Calculate a Statistic4:42 with Carling Kirk
Since we've got all our data parsed, we'll calculate the conversion rate of goals for each game.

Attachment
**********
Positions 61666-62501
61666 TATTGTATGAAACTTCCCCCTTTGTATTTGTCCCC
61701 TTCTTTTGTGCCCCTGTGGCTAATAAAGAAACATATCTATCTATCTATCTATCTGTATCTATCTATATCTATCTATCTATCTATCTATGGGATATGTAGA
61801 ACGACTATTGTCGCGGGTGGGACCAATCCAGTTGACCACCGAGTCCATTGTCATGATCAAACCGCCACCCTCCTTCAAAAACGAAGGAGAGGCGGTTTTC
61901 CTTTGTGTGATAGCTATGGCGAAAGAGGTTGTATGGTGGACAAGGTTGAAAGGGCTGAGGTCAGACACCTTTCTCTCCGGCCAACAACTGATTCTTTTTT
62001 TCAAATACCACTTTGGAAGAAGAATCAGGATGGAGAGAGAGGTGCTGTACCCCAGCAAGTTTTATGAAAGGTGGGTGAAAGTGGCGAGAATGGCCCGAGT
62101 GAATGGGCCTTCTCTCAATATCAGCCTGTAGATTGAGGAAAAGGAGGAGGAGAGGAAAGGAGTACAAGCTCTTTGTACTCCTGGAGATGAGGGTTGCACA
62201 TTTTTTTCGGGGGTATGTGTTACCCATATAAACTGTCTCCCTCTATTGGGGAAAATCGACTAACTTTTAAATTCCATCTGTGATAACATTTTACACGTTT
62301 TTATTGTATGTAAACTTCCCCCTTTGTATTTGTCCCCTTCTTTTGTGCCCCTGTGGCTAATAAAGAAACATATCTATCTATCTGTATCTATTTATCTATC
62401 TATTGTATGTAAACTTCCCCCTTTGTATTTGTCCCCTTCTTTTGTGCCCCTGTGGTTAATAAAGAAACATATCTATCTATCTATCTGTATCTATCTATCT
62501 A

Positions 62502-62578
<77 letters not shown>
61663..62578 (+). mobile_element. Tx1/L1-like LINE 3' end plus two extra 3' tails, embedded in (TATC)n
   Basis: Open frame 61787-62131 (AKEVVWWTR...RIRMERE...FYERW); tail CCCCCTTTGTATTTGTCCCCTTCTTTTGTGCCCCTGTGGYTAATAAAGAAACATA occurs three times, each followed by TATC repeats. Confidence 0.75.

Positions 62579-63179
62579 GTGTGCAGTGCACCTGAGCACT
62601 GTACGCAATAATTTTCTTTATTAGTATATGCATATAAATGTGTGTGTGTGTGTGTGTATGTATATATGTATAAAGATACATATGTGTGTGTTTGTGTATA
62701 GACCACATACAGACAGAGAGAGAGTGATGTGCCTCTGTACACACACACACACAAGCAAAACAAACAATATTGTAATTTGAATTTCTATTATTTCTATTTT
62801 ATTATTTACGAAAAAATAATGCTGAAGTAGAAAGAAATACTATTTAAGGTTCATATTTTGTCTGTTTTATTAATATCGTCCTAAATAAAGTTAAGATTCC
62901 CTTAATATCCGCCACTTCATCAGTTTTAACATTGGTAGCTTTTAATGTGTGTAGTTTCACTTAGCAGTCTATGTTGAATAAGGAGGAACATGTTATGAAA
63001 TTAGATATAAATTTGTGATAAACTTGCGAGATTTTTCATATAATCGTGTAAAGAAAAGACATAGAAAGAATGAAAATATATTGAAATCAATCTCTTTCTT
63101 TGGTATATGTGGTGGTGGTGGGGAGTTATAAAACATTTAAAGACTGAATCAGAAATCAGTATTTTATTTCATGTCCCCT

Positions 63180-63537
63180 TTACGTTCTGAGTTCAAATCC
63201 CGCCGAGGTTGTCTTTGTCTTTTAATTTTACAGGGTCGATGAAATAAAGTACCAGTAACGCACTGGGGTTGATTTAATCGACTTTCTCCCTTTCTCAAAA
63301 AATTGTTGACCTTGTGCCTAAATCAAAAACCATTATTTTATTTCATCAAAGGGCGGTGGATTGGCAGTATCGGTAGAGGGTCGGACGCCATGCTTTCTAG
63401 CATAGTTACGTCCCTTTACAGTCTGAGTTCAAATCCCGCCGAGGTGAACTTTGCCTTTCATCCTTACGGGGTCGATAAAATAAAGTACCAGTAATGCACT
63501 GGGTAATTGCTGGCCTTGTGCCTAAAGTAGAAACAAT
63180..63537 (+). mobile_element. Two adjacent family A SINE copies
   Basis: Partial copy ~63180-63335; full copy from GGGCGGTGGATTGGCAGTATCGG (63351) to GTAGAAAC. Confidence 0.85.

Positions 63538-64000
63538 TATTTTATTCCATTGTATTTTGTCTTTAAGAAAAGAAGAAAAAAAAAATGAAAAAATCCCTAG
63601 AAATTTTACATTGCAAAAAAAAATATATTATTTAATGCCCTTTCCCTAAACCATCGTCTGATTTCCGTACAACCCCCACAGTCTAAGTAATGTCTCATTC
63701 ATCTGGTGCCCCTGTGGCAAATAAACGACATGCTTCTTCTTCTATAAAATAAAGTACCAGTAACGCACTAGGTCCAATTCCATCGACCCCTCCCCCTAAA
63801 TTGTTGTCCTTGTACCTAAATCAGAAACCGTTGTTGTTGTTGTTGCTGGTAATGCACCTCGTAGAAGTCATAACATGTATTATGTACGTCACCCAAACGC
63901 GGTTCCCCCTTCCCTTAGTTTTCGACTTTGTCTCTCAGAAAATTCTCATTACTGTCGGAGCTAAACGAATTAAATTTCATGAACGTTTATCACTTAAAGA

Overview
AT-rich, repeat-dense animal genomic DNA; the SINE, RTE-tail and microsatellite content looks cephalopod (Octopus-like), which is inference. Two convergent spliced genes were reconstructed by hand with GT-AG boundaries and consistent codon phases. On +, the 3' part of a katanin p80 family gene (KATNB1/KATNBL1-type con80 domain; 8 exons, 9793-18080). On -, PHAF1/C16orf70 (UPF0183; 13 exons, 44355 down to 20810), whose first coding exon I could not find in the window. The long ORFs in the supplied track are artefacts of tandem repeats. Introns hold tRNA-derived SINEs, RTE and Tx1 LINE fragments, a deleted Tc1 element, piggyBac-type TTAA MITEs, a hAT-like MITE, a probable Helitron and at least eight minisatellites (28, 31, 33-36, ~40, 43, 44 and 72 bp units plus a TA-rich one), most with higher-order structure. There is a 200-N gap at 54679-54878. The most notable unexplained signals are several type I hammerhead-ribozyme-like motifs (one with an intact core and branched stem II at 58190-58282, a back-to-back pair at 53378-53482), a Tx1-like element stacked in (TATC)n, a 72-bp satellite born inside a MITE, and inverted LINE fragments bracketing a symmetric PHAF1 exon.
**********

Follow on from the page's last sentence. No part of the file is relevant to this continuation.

Now that we've got our soccer game result data nicely parsed into a collection, 0:00 we can perform some analysis on it. 0:04 Since we've got data on the total number of shots and 0:07 goals, we can calculate the conversion rate. 0:10 To do that, we'll take the total number of goals and 0:13 divide it by the number of shots. 0:16 We need to add a property to store our conversion rate in the gameResult class. 0:18 Since this number will probably have decimals, 0:25 which data type do you think we should use? 0:27 We don't need to be super precise, so 0:29 let's use the default floating point type double. 0:32 public double ConversionRate, get, set. 0:36 Now back in our method, ReadSoccerResults. 0:42 Back in our method ReadSoccerResults, when we load in our data, 0:45 we can add the result of the calculation for conversion right there. 0:49 GameResult.ConversionRate equals 0:53 gameResult.Goals over 0:59 gameResult.GoalAttempts. 1:04 But since both the goal attempts and goals properties are integers, 1:09 this calculation will return an int and not a double like we want. 1:14 So in order to perform floating point type division, 1:18 we'll need to cast at least one of the properties of the operation to a double. 1:21 When the compiler sees that the first operand in the calculation is a double, 1:26 it will implicitly convert the second operand to a double. 1:30 One common mistake that's easy to make is to cast the entire operation, like this. 1:38 But this will perform the integer division first, inside the parenthesis. 1:46 And we'd lose the decimal portion of the number. 1:51 You can also cast both of the operands like this, to be explicit. 1:57 But, there's a better way we can do this. 2:03 Instead of storing the value after we calculate it, 2:05 we can put our calculation into the getter of our conversion rate property. 2:08 We can copy this calculation, And go over to our gameResult class. 2:13 We'll remove the setter, And put the calculation in here. 2:23 But here, I see a typo. 2:30 And double. 2:41 And we need our return. 2:45 Okay. 2:50 And we need another curly brace, there we go. 2:53 Back in our program class we can get rid of this calculation. 2:59 This way, the value will only be calculated when we try to access it. 3:09 This uses less memory. 3:13 And since the property doesn't have a setter, 3:15 it can't be accidentally overwritten with the wrong value. 3:17 It's also better to do this because if the value for either goals or shots changes, 3:21 then the conversion rate would be using the old values and would be incorrect. 3:25 You'd have to make sure to update the conversion rate whenever you update 3:30 the goals or shots values. 3:33 It's a good practice to use a calculation in your properties when it's possible. 3:35 Let's debug and take a look. 3:40 F5. 3:41 And there's our conversion rates. 3:51 Great job, 3:56 we successfully wrote a program to parse the data from our CSV file into objects. 3:56 We used the DateTime type and learned a little more about structs. 4:02 We also took a deep dive and 4:06 learned about the different integral types like byte, sbyte, int, long, and short. 4:08 Then we dove into floating point types. 4:14 And how usually you want to use the double type unless there are other circumstances, 4:16 like super high precision or you really need to conserve memory usage. 4:21 All of the types we covered as we parsed were value types. 4:26 We learned that the difference between a value type and 4:30 a reference type is how they're stored in memory. 4:32 We can also pass a value by reference with the out keyword 4:35 like we used with all the TryParse methods. 4:39
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